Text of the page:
It's this whole "You shouldn't remember your pain! Pain is part of who we are!" bullshit - and that's a quote - that just makes me mad in so many different ways. Yes, I'm sure people with PTSD and legitimate psychological disorders caused by stress would love to just man up and face that pain. Yeah, who'd want to help them forget and lead a normal life, no. They don't deserve to be happy. They haven't earned it. Now, I get that it breeds a culture of decadence when you can just whisk your bad memories away, but let me break something to you, game - PEOPLE ALREADY DO THAT! When I've had a crappy day and I come home beat, I turn on a game or just sit down to watch TV so I can forget about the rotten day I just had. If I don't, then the REST of my day will also be crappy and tomorrow will be that much worse for it. I don't WANT to remember it, and you can go stick your head in a sheep if you're going to chastise me for it.
And the hypocrisy here is breath-taking. Nillin ends up destroying these "false memories" and preaching about how bad they are... When she used false memories that she implanted into people, ruining their lives, messing with their heads and - yes - killing them... To get here. A major plot point is her changing a man's memory and accidentally driving him to take his own life. Oops! And the reason that's not a spoiler is it has no effect on the plot, it's not connected to anything, it's never brought up again and the moral question it raises is just skipped over entirely. The segment in question could disappear from the game in its entirety and nothing of substance would be lost. All we get out of it is Nillin wonders if it's right to mess with people's heads for 30 seconds, then proceeds to mess with people's heads to get her way. Character progression? What's that?
But this game gets on my nerves for more than simple ideology. The story is just so poorly told. As I said, the whole angle about Nillin's amnesia is completely pointless, but you don't realise just HOW pointless until you realise memories can be given back to a person, in full, at no cost. So really, the only thing the amnesia does is it delays a few plot points so some filler can take place. That common thread of having a character redefine himself having lost his memories? Not used here, because Nillin isn't given that chance. At no point is "new Nillin" allowed to think for herself. Half the game she's led by the nose, and then she just slips back into her old memories and that previous half may as well not have happened. Why even include that?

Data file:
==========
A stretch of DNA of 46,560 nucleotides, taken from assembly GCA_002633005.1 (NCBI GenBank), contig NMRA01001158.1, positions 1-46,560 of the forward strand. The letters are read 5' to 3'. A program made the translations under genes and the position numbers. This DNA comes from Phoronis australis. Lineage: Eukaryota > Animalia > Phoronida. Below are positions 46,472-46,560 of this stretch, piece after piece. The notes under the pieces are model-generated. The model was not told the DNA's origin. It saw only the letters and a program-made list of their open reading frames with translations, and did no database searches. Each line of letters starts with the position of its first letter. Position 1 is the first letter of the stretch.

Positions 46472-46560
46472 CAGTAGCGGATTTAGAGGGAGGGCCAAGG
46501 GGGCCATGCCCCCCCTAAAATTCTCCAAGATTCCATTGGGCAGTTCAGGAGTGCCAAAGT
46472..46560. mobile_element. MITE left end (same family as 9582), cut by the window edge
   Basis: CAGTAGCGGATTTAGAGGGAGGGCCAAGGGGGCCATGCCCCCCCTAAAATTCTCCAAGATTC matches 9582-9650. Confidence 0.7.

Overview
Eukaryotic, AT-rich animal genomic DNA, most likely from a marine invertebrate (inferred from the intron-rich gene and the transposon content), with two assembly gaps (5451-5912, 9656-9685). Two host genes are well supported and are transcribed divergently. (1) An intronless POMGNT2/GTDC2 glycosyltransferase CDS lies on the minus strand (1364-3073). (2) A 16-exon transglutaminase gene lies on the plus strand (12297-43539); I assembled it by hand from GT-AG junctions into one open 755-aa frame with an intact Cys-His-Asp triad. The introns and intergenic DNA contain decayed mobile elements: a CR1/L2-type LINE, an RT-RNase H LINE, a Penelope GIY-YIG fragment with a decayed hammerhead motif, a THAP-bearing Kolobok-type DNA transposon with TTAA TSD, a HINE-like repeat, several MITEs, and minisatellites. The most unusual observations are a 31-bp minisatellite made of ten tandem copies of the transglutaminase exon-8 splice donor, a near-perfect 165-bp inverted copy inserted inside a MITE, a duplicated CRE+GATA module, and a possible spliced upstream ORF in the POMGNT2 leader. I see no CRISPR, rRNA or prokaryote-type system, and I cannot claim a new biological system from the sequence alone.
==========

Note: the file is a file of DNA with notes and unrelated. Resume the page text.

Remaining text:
The whole world is full of funky names, too. There's Remembrance, there's Neuropolis and on and on and on. It's like the old sci-fi comics where everything had "space" appended to it. Oh, I just got out of the brain prison. Now I must find Tim Headache who works at the Leaking Brain. It's like if you took the naming convention of Johnny Menmonic himself and applied it to every damn concept in the world. Apparently by the timeframe of the game, brain-transfer technology grew so omni-present that everything was named and designed around it. Oh, and we have walking talking thinking autonomous robots capable of carrying out complex tasks, instant-heal medical stations on every street corner, infinite-bandwidth wireless communication and energy generated from rain hitting the roofs of buildings, but does any of THAT have any real presence in the world? Nope, everything's brain-themed. It's like the company from Christopher Walken's Brainstorm made a theme park...
Let's get back to combat, too. The game purports to let you choose your own combos, but it gives you a grand total of four pre-set combos with "empty" slots for each attack. Defeating a number of enemies unlocks new attacks that you can slot into the appropriate places, changing what each hit does. You also have a couple of ranged attacks an a number of super attacks, and that would be swell and all... Except it's button-mashing. That's all it is. You mash buttons, people fall down. Occasionally you dodge. And when combat throws 20 people at you at a time with one throwing a punch every nanosecond, it becomes a huge cluster-hug. And it's all spastic and ugly and unintuitive and you have no real way to target your attacks short of swivelling the camera slowly and crossing your fingers.
Same with climbing. When climbing, the game plays itself. You're punching buttons, sure, but you can only ever go in the direction the game wants you to go. Pushing anything but in the right direction results in you making no progress. It's a quick-time event in all but needing to be quick. And again, climbing is awkward, stilted and poorly animated, with Nilling jumping from ledge to ledge as though an invisible hand grabs her by the scruff of the neck and carries her. There's no momentum behind her actions, no force behind her jumps, no grace.
Speaking of no grace, this 70-pound nothing skin and bones woman routinely manages to punch the lights out of men three times her size wearing heavy armour. I would understand it if she had super powers, like enhanced strength maybe, but she doesn't. The implication is she's very good at martial arts, but how good do you have to be to punch a guy wearing steel fucking plate? With no grappling or acrobatic attacks, it basically feels like that scene from Best of the Best where Jean-Claud Van Damme kicks a palm tree until it snaps in half. Every combat situation comes down to wailing on a guy's face like you're hammering a nail and that's it.